The Colgate Scene
July 2003

Around the college

Assistant Professor of Mathematics Aaron Robertson gets a mouthful of cotton candy from his son Quinn at Springfest on the Hamilton Village Green in April. [Photos by Timothy D. Sofranko]
China Study Group recalled due to SARS threat

Also:
In early April, heeding advisories against travel in mainland China and Hong Kong due to the spread of Severe Acute Respiratory Syndrome (SARS) by the State Department and the Centers for Disease Control (CDC), Colgate recalled the nine students and one faculty member of the China Study Group.

"It is a rare and regrettable occasion when we feel compelled to bring a study group back early," said a campus announcement. "Part of the experience of study away from campus is adjusting to world events, but in the case of the China Study Group, the warnings of the State Department and CDC made it absolutely clear to us that the potential risk of SARS was too uncertain to allow the group to continue in China."

The students and Yufan Hao, associate professor of political science, who remained healthy, completed their studies for the spring semester on campus.

Colgate joins Clean Air-Cool Planet partnership

On Earth Day, Colgate joined a growing number of institutions that have agreed to follow an action plan to foster positive changes in the environment when President Rebecca Chopp signed a partnership agreement with the group Clean Air-Cool Planet (CA-CP).

Based in Portsmouth, N.H., CA-CP is the Northeast's leading nonprofit organization dedicated to finding and promoting solutions to global warming. Colgate joined institutions such as Tufts, Bates, Bowdoin, Middlebury, Skidmore and University of Vermont in becoming one of CA-CP's "Campuses for Climate Action." As a new member of the program, Colgate agreed to complete a campuswide greenhouse gas emissions inventory; raise awareness about the importance of addressing climate change within the campus community; adopt a greenhouse gas emissions reduction target; develop and implement a strategic plan to meet the target; and monitor progress over time.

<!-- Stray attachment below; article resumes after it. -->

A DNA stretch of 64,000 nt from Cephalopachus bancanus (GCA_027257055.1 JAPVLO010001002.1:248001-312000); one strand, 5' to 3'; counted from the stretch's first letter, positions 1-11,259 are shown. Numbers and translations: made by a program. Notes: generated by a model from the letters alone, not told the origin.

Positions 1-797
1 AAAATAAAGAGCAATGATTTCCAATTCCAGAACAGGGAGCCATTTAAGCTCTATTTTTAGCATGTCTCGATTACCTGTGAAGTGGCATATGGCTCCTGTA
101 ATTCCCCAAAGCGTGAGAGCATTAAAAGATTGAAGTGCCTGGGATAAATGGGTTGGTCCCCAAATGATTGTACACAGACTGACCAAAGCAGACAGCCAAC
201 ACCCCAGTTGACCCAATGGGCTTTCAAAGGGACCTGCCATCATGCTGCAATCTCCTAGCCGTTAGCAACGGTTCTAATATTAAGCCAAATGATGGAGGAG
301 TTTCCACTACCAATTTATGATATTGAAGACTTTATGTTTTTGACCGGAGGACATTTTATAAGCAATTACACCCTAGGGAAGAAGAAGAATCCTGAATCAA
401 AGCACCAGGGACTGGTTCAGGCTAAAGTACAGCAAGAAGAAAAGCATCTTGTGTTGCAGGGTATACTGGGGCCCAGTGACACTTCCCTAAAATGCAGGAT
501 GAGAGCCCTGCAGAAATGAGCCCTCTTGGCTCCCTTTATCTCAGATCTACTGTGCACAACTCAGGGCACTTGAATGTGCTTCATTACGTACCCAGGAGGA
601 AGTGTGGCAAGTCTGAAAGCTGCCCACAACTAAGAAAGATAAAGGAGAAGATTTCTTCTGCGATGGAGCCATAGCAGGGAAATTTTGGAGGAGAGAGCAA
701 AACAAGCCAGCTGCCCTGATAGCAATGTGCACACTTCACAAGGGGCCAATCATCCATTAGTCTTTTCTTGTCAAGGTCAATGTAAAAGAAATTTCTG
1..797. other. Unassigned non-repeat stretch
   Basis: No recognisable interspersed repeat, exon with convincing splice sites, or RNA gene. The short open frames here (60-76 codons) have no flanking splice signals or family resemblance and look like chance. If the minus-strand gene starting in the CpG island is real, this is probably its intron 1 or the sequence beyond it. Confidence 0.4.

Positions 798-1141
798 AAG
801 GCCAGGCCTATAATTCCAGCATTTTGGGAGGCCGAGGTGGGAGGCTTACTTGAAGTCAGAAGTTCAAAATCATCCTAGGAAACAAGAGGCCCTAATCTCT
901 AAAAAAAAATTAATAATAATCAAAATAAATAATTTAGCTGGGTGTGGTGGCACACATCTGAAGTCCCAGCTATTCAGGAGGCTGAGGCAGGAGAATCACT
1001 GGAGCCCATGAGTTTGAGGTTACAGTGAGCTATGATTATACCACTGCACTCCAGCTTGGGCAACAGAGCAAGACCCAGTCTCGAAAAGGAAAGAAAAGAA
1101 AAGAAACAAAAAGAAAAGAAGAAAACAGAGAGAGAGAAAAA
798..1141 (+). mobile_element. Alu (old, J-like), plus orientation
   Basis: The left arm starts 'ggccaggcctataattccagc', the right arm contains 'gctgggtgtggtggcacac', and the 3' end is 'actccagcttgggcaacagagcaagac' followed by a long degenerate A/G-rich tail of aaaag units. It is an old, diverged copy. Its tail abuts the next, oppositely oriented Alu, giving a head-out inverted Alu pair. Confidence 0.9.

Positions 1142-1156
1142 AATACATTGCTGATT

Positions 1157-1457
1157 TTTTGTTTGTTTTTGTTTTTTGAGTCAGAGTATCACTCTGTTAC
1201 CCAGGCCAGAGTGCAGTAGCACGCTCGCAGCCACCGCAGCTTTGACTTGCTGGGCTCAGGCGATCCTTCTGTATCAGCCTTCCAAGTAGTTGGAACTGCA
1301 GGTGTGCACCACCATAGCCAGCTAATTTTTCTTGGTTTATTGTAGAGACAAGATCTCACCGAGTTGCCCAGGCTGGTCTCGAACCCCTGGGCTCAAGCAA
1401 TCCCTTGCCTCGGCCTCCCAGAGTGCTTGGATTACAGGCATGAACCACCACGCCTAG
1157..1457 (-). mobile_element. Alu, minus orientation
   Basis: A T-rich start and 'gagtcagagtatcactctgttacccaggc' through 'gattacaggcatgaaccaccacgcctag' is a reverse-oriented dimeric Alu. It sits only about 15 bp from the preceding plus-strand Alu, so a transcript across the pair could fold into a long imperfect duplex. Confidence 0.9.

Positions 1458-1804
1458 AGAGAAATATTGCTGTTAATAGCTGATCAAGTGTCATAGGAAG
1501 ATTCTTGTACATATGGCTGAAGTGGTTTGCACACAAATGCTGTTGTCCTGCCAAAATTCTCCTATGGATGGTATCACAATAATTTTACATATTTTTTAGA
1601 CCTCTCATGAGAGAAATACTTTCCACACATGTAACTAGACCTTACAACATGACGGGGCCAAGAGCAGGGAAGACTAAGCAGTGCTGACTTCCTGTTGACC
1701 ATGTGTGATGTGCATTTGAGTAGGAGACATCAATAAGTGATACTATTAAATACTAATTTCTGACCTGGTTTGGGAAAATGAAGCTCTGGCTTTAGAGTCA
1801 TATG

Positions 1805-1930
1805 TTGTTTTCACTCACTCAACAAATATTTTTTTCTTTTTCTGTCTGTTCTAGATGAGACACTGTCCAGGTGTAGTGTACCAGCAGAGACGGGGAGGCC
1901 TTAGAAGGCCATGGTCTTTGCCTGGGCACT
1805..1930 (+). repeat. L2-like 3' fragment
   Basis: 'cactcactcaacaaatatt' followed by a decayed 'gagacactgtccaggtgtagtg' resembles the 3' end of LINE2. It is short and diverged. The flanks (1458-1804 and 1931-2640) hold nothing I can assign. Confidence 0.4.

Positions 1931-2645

These efforts are being coordinated through Colgate's "Green Strides" program, which was launched at the first Green Summit in January. One initiative adopted by participants at the summit was to pursue ways to reduce campus emissions of "greenhouse gas" -- the byproducts of burning carbon-intensive fossil fuels such as coal, oil and gasoline. As part of the partnership, CA-CP will provide the college with the tools to monitor and identify ways to reduce greenhouse gas emissions.

Colgate's Green Strides program and Volunteer Colgate declared Earth Day, April 22, a Day of Action to educate the campus about the issues that face the surrounding community, such as disabilities, hunger, homelessness, health and poverty. The day's events included a barbecue, games and information booths on the quad.
Right: Students enjoy the spring weather and the food.